“One size fits all” may work when buying some tee-shirts, but not necessarily when cost effectively penetrating key international markets. With a few basic, but critical, components in place, owners and mangers are in a great position to compete, cost effectively, for international business and to lay the foundation for future growth.

About the Author:
In her more than 27 years as a marketing and sales pro in the hospitality industry, Brenda Fields has emerged as the "go to" consultant for independent and/or privately owned hotels and resorts seeking real-world solutions for today's market challenges. 

From small boutique hotels to large convention properties, Brenda has created and implemented highly successful Strategic Plans that enable owners to achieve target results despite market conditions. With extensive expertise in pre-openings and repositionings Brenda was responsible for the successful opening and stabilization of the Paramount Hotel in New York, one of the first boutique hotels.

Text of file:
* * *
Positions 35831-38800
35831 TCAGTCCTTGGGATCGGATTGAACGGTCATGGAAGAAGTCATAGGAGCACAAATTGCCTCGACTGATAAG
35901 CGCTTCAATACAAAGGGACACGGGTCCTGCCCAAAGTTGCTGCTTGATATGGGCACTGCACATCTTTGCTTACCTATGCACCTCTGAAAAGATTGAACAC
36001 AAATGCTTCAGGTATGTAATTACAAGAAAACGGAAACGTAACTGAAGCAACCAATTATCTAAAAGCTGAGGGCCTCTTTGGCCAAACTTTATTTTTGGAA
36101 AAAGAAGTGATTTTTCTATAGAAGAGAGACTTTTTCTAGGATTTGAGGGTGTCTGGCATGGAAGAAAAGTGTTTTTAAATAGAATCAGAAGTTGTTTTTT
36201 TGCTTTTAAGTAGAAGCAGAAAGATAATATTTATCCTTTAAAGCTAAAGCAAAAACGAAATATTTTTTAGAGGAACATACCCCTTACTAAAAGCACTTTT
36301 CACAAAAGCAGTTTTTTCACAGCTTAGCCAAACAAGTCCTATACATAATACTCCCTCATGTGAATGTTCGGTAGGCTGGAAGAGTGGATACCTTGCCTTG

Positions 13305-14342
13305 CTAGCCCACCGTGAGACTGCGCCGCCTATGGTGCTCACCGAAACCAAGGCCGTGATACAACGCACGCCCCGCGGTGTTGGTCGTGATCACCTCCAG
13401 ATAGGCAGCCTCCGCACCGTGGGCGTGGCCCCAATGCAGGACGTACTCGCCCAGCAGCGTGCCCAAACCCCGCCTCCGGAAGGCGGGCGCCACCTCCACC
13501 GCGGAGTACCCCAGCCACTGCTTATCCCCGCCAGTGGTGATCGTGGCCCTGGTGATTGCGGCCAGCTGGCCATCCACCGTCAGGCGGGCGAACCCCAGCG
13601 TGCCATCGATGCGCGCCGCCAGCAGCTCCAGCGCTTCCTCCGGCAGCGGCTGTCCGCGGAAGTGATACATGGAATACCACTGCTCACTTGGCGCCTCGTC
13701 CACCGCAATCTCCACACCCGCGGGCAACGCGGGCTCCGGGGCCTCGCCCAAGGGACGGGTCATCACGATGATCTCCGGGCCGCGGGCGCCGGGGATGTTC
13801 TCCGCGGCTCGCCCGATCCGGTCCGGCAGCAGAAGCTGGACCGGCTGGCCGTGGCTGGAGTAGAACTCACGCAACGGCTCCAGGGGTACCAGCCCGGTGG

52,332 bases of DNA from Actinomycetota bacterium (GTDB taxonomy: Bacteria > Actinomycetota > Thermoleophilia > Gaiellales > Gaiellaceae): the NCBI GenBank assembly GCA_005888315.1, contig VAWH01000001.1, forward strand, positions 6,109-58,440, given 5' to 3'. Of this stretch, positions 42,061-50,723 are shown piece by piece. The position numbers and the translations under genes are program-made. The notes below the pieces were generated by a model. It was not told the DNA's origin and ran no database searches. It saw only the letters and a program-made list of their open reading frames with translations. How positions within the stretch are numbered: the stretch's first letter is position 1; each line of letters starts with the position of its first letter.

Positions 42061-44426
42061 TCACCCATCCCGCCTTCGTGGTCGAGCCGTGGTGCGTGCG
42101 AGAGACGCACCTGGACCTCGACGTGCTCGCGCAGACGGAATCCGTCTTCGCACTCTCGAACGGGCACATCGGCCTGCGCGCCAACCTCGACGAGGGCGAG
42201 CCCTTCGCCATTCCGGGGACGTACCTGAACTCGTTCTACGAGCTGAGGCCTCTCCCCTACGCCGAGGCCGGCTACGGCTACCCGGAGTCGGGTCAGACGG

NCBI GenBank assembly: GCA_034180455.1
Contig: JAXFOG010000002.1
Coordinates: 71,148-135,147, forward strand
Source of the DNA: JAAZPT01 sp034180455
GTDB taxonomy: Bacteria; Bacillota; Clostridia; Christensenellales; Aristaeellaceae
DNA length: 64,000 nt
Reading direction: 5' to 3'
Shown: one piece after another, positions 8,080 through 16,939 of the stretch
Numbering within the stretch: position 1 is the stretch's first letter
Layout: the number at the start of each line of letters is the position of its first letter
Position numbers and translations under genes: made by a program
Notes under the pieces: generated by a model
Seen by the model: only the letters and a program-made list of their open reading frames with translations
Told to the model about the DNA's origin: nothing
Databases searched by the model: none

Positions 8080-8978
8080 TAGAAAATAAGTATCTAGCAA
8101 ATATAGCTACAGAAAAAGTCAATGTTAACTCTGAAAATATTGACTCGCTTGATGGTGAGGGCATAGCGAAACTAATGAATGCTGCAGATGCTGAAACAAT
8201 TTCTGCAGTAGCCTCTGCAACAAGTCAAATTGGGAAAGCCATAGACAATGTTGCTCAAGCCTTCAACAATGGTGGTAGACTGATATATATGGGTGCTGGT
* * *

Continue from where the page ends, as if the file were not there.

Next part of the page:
With a "who's who" roster of clients, Brenda has worked with a number of industry leaders and real estate investment companies including Starwood Lodging Corporation, Planet Hollywood, Choice Hotels International, and Olympus Real Estate Corporation, among others.

Brenda is a member of ISHC (International Society of Hospitality Consultants); currently President of the Hospitality Sales and Marketing Association International Greater New York Chapter of over 500 members; and was recently awarded "The Top 25 Most Extraordinary Minds in Sales and Marketing by HSMAI. She also received “The Best of the Best" award from HSMAI for the Awards and Recognition committee work. Brenda can be reached at: 518.789.0117/phone or,

Fields and Company
1011 Smithfield Road
Millerton, NY 12546
Phone: 518 789 0117
Fax: 518 789 0118